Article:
Categorized | Education

Twelve UH faculty honored with Regents’ Medal for Excellence in Teaching


HONOLULU – Twelve University of Hawaiʻi faculty members have been selected as recipients of the Regents’ Medal for Excellence in Teaching. This award recognizes faculty who exhibit an extraordinary level of subject mastery and scholarship, teaching effectiveness and creativity, and personal values beneficial to students.

Jess Aki is a professor of cosmetology at Honolulu Community College. Students admire her ability to motivate and create enthusiasm about her subject, and that she encourages them to go beyond the facts to think critically about what it means to be a cosmetologist. They compliment her clear communication of course expectations, flexibility to adapt to different learning styles, sensitivity to their test anxiety, and prompt, fair grading of their work. Former students proudly introduce her to their families and still look up to her with respect and affection. Aki is a dedicated and caring instructor who makes students’ mastery of subject matter her highest priority.

Ned Bertz is an assistant professor of history at UH Mānoa. For Bertz, teaching is the art of helping students understand the world and all the possibilities it offers. He teaches a wide range of student-centered courses focusing on South Asian and African history, and others that train students in the disciplinary practices of history. He possesses a passion and knowledge for South Asian history that is contagious and enticing. A colleague observed that his students express an overwhelming appreciation for his enthusiasm and dedication to teaching, and a universal recognition of his knowledge of the subjects he teaches.

Sandra Claveria is an instructor and coordinator for the human services program at Hawai‘i Community College. A mentor and coach, she has more than 25 years of experience in Hawaiian culture, diversity and values education. She is praised for her compassion, understanding and patience when it comes to working with a wide diversity of students from different cultures. A colleague shared that many first time students enter her class feeling uncertain about themselves, their academic path and their life choices, but by the end of the semester they are feeling inspired, motivated and confident. Claveria exemplifies the true meaning of excellence in teaching.

Kahele Dukelow is an instructor in Hawaiian studies at the University of Hawai‘i Maui College. She accesses a full range of creativity, passion and knowledge to instill within her students a sense of accomplishment, purpose and enthusiasm for learning. Dukelow teaches in a manner that allows her students to feel empowered. She inspires her students to learn and think freely and encourages them to research and apply their knowledge to improve the community, culture and the world in their own ways. Dukelow’s dedication to her students is obvious as many commend her for being an excellent teacher and role model who is always willing to go the extra mile to help.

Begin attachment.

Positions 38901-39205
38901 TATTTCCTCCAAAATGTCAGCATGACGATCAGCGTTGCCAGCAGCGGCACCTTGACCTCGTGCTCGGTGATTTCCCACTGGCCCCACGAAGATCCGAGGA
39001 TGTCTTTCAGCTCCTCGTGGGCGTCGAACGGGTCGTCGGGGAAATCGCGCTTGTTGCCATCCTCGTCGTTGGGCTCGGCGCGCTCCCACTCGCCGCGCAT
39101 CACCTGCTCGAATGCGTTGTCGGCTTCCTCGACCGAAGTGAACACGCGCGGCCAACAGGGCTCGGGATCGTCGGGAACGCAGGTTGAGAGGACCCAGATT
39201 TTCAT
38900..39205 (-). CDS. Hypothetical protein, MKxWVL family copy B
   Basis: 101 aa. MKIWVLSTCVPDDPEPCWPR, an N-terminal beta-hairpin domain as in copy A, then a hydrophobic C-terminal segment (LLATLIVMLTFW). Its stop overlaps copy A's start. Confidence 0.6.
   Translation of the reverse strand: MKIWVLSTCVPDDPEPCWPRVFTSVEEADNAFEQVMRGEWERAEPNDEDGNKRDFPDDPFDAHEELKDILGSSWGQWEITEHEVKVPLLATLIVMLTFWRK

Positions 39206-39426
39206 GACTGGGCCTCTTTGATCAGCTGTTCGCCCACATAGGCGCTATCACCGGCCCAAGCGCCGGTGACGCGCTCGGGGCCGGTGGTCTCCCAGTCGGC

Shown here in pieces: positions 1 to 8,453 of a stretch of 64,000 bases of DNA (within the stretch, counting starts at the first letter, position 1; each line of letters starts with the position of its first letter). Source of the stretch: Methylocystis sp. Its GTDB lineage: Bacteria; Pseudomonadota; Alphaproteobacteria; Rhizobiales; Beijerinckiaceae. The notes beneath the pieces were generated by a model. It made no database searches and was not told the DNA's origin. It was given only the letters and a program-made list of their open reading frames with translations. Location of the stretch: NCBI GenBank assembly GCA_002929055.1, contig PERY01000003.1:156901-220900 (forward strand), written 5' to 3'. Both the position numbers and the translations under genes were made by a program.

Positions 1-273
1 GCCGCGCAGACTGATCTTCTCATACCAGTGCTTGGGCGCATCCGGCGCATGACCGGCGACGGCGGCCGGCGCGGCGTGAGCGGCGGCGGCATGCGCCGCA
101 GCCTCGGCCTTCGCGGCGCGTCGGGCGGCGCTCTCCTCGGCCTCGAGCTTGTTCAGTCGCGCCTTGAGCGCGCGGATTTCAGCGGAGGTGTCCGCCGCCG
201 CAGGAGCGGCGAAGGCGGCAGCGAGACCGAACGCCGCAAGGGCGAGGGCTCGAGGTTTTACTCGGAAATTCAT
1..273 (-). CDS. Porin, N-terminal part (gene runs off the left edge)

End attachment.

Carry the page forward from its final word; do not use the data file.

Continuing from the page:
Magdy Iskander is a professor of electrical engineering and director of the Hawai‘i Center for Advanced Communications at UH Mānoa. Iskander cares about his students and spends a lot of time to motivate and excite them about electromagnetics. His thorough understanding of this difficult and esoteric subject and his talent in explaining difficult concepts make his classroom lectures enlightening, full of fun, and leaves his students wanting to learn more. Iskander is also an activist for promoting STEM (Science, Technology, Engineering and Math) education for middle schools in Hawai‘i and promoting science awareness to the general public.

Frederick Lau is a professor of music at UH Mānoa. His work at the university is based on his experience as an ethnomusicologist, teacher, flutist and conductor. Lau has an energetic and incisive personality and projects these qualities in his teaching. He is a strong advocate of multiculturalism in both theory and practice in his classroom. Lau always emphasizes how important it is to view music not just as mere sonic phenomena but to understand it in relation to larger social issues. He believes that through the study of music, students can gain insight into understanding the complexity of culture and the role music plays in shaping our existence.